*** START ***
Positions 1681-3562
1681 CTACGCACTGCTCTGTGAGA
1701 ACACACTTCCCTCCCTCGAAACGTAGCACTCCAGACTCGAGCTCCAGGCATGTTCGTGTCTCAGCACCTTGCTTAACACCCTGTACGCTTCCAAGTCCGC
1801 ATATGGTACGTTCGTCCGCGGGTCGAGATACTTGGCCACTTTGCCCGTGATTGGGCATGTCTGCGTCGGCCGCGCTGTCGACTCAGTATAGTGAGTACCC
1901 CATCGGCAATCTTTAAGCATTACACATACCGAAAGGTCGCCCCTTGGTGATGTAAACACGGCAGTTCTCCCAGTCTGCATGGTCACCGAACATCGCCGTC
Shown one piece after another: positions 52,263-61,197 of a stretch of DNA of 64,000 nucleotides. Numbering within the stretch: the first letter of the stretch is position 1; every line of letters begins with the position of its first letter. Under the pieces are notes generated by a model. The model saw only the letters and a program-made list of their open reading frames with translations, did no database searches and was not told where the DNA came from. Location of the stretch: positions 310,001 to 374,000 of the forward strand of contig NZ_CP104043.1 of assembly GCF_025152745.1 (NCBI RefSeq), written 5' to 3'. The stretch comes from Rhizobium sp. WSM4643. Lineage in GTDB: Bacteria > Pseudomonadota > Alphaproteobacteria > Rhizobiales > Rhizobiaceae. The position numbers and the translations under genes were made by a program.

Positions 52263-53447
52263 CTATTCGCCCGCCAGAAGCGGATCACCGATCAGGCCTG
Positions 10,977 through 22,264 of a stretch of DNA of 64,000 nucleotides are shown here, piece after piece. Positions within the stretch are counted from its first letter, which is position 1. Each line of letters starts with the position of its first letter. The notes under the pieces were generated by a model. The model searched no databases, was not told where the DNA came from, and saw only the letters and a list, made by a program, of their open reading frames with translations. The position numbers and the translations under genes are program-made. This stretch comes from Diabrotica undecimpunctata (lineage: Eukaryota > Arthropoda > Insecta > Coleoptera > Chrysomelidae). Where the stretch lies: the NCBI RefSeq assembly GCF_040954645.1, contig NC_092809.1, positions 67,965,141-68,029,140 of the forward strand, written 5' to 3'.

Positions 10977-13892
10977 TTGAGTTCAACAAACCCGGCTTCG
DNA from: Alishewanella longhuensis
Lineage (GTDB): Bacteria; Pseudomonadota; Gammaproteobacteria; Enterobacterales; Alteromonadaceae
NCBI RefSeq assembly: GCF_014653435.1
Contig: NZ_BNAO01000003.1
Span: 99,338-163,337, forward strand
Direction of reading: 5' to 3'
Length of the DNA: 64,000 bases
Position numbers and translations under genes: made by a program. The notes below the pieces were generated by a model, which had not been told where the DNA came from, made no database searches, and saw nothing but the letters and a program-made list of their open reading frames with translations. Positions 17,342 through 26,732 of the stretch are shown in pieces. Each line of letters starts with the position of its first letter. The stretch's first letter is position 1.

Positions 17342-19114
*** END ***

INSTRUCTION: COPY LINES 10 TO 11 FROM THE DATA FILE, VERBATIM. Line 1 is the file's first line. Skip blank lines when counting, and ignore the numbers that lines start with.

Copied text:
Positions 10977-13892
10977 TTGAGTTCAACAAACCCGGCTTCG